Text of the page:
Type 1 Diabetes

Type 1 Diabetes

Our bodies require energy to function. To obtain this energy we eat food. After we eat our food the body breaks down that food to extract the nutrients and supply the energy our cells and organs need to function. The pancreas is one of the organs that helps in the break down process. The pancreas has two jobs: to produce pancreatic juice which allows the intestine to further digest food and to produce insulin which helps sugar pass into the cells. When someone has Type 1 Diabetes the pancreas does not produce insulin. When the body doesn’t produce insulin, sugar builds up in the blood and the cells do not get their energy.

People with Type 1 Diabetes are usually diagnosed in childhood. As a matter of fact, this disease used to be called Childhood Diabetes. Now it’s just called Type 1 Diabetes. People with Type 1 Diabetes are insulin dependent. Since their bodies do not produce insulin they have to provide that insulin. This comes in two forms: Fast acting insulin and long acting insulin. Insulin can be injected into the body through syringes or pens. Some people use a pump which is a tube that is inserted into the body just under the skin that is attached to a system that delivers insulin directly to the body.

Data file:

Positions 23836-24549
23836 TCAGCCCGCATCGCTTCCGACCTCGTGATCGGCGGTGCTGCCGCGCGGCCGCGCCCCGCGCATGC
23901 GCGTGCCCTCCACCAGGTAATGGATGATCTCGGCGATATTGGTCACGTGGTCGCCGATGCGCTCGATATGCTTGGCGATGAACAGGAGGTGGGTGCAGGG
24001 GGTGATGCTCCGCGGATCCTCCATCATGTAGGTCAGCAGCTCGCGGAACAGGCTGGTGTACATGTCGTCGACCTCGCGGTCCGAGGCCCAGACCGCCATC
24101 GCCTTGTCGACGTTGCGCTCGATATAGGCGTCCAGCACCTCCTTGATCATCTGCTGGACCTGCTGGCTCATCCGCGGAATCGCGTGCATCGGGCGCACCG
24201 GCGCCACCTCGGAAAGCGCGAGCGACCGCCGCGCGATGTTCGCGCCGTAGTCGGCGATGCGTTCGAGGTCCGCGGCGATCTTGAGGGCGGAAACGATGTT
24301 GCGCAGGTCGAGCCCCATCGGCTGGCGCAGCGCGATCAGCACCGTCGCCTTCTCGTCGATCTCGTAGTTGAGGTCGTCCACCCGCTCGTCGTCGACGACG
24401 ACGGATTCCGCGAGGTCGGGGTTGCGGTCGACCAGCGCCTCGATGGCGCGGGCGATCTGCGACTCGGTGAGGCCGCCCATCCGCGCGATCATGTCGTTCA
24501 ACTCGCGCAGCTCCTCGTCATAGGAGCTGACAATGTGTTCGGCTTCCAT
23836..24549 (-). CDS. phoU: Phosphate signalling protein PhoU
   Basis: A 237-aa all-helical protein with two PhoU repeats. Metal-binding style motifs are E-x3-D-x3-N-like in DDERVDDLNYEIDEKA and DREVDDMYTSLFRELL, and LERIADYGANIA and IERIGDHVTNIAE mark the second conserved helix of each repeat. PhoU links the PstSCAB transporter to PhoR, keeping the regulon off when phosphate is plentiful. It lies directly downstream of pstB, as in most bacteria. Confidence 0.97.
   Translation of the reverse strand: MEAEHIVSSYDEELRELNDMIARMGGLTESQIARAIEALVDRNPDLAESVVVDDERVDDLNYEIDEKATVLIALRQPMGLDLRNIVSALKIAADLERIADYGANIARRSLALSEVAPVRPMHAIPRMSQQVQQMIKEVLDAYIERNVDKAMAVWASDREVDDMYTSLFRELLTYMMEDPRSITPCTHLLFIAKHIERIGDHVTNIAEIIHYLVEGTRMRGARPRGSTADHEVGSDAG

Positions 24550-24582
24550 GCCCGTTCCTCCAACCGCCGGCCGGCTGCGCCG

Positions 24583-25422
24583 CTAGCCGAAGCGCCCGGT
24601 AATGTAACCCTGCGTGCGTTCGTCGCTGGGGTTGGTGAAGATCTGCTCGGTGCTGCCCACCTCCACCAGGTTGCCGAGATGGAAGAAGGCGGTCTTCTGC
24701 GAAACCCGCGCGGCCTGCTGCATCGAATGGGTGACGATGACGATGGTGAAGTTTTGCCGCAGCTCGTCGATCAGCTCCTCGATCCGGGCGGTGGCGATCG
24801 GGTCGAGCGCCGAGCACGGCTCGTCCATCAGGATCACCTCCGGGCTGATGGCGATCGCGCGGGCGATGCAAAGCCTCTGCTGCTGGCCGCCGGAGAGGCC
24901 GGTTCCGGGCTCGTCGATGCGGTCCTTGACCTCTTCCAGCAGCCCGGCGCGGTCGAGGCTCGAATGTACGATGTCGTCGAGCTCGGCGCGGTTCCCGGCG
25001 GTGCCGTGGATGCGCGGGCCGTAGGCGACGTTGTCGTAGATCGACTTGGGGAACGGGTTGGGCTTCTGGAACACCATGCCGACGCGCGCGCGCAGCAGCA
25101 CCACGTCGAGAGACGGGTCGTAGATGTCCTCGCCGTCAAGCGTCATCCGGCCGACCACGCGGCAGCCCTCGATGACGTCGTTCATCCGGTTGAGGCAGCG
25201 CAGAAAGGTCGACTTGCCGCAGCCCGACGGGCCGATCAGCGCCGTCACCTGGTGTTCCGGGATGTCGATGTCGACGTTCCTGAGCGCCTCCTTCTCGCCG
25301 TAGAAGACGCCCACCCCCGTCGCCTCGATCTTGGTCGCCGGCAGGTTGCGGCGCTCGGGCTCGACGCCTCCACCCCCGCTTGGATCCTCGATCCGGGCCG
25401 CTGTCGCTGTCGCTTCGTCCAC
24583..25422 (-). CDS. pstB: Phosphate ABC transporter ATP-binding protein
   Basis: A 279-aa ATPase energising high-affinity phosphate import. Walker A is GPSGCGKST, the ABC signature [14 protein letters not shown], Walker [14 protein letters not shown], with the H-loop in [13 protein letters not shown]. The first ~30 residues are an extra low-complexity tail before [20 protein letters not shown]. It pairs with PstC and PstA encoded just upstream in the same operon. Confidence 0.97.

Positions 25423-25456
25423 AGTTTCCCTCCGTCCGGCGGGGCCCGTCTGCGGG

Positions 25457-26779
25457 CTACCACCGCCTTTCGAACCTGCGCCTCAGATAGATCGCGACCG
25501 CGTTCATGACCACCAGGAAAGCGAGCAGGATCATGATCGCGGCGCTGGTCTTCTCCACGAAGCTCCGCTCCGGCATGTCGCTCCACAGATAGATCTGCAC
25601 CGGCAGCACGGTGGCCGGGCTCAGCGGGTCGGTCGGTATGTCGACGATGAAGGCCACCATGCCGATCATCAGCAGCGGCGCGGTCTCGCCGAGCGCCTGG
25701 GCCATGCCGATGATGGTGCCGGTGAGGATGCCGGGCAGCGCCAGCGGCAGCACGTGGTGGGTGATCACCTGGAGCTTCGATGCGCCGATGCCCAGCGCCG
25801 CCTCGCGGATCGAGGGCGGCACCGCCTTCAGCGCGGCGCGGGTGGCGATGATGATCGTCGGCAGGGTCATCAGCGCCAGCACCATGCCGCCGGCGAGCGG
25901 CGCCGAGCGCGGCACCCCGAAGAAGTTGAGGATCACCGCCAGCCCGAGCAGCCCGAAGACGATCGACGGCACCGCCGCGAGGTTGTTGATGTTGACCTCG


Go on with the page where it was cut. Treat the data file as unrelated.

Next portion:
Symptoms of Type 1 Diabetes

Symptoms of Type 1 Diabetes include: frequent urination, being thirsty, and being hungry, weight loss, and changes in behavior. Frequent urination occurs because the body is trying to get rid of the sugar, water gets pulled from the body and gets eliminated as well. With the body eliminating water while trying to eliminate sugar, the body now needs to replace water. The cells become “hungry” because they are not getting the nutrition and energy. When cells become “hungry” they begin using up their internal storage of energy. When these stores are used up weight loss occurs. When the body is hungry and when sleep is interrupted by being unable to get a good night’s sleep because of frequent urination, being a happy person is not as easy as when the body is healthy.

 

Most of this information came from Understanding Diabetes A Handbook for People Who Are Living With Diabetes by H. Peter Chase, MD and David M. Maahs, Md, PhD. This is the book we got from the hospital. It’s a part of The Pink Panther Series (www.pinkpanther.com).

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